The world has made several advances in TB control. Tuberculosis mortality has fallen 47 per cent since 1990, with nearly all of that improvement taking place since 2000, when the MDGs were set. In all, effective diagnosis and treatment of TB saved an estimated 43 million lives between 2000 and 2014.


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From 2016, the goal is to end the global TB epidemic by implementing the End TB Strategy. Adopted by the World Health Assembly in May 2014 and with targets linked to the newly adopted SDGs, the strategy serves as a blueprint for countries to reduce the number of TB deaths by 90 per cent by 2030 (compared with 2015 levels), cut new cases by 80% and ensure that no family is burdened with catastrophic costs due to TB.


The five-day scientific programme at Cape Town will also address how these new agendas will influence the inter-related fights against tuberculosis, HIV, lung disease and non-communicable diseases, as well as the global campaign for tobacco control. It will convene leaders from around the world and identify solutions for achieving success in the post-2015 era of global health and development. The Conference is a premier global meet for researchers, health programme managers, policy experts, advocates and other leaders working to address tuberculosis and other global health issues affecting people living in poverty.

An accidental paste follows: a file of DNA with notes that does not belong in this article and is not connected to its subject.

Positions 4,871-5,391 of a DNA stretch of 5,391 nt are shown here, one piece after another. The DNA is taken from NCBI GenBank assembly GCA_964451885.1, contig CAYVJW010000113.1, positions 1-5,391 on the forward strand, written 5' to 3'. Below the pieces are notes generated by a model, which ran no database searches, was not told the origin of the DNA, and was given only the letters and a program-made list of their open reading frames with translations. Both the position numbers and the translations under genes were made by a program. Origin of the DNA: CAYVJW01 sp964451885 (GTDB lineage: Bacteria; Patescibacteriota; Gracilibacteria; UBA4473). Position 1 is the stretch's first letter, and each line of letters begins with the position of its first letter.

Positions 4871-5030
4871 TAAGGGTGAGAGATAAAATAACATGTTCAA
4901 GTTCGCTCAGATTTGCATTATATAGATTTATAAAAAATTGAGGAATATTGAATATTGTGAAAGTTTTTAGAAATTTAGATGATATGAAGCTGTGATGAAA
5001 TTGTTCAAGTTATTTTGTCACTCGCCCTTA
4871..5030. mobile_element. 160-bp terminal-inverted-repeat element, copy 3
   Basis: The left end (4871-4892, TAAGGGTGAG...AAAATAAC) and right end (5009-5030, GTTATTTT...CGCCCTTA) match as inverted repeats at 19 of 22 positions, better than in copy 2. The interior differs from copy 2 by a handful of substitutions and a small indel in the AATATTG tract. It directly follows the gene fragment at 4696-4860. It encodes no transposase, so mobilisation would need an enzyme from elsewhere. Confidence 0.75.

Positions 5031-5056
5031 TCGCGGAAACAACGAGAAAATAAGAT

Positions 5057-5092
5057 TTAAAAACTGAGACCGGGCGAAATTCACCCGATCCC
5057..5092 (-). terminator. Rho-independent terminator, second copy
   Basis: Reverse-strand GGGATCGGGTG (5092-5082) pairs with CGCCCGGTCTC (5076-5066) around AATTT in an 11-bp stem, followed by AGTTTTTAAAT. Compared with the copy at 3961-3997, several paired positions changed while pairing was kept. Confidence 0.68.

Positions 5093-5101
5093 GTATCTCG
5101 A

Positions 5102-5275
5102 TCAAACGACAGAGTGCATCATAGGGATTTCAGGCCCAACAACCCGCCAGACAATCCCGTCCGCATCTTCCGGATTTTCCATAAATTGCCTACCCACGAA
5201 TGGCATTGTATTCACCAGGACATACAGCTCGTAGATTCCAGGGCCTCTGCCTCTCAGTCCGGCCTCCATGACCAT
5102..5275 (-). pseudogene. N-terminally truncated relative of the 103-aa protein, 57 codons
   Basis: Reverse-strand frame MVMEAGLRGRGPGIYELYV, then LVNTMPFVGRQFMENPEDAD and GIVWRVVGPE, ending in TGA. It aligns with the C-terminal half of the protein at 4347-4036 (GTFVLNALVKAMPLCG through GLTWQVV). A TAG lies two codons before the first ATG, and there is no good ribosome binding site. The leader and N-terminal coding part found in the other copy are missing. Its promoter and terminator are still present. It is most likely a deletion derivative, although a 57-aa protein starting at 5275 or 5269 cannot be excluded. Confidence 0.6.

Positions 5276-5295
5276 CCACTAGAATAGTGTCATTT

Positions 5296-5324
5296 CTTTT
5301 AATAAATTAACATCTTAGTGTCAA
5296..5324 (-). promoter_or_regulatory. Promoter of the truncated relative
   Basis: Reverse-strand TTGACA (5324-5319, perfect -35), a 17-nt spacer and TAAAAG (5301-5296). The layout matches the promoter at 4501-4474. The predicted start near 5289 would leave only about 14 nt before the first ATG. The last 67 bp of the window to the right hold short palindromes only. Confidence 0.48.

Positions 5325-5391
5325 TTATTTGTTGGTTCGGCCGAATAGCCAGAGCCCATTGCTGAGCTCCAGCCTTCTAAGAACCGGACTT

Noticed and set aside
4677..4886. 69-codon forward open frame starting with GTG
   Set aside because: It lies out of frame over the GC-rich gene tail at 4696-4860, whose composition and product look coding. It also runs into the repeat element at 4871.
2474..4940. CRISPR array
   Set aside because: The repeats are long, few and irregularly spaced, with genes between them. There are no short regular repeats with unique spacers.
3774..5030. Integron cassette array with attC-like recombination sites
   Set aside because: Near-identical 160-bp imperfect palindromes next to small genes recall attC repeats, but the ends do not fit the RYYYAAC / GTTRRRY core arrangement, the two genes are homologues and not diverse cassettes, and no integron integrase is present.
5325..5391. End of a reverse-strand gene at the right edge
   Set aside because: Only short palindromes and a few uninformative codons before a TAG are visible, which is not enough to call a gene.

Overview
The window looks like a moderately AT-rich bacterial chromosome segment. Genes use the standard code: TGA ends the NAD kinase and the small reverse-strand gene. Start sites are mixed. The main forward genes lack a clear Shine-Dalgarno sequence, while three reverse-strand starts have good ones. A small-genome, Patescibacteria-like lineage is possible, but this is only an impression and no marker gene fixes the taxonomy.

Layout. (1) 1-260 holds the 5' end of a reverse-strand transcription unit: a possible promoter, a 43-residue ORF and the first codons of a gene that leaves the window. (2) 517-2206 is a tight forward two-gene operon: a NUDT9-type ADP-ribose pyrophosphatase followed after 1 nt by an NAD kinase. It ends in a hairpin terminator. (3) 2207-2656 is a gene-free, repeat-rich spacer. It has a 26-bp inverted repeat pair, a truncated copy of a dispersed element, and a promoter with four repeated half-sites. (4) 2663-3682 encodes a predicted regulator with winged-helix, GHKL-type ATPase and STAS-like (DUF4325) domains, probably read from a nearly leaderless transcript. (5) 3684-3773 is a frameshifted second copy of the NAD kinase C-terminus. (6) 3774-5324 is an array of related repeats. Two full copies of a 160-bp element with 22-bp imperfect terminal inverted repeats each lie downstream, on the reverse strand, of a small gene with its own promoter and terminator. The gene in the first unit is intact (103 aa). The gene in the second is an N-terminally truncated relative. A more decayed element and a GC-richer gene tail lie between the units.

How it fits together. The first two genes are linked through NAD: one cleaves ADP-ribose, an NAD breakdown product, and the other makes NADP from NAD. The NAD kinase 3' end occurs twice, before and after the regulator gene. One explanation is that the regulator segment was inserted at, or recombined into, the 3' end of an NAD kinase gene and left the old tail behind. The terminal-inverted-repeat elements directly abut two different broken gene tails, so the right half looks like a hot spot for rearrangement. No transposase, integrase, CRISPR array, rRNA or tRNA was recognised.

“The Union World Conference on Lung Health is the place where those of us working to alleviate suffering from tuberculosis and other deadly lung diseases gather to share the latest research and the most recent discoveries from the field”, says Dr E Jane Carter, President of The Union. “With 2015 approaching and ushering in a new agenda for global health and international development, this will be The Union’s most important World Conference to date.”


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“It came as a huge shock to me to discover the real danger that the TB pandemic represents to us all. It is necessary to act and act now”, said Emma Thompson, the award-winning actor who this year became the TB Ambassador for the City of London. Ms Thompson was personally affected by tuberculosis and its grueling treatment process when her son was diagnosed with TB.


The Union World Conference on Lung Health inspires collaboration and networking among the experts, healthcare workers and civil society members on the ground who are integral to advancing the research and treating those in need. At the government level, the Global TB Summit brings elected representatives together to use their influence and leadership to demand more effective action against tuberculosis from governments to support those advances and extend their reach.


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Aarti Dhar is a Delhi-based senior journalist who has covered a variety of social, developmental and political issues, which includes over two-decade-long association with The Hindu as Deputy Editor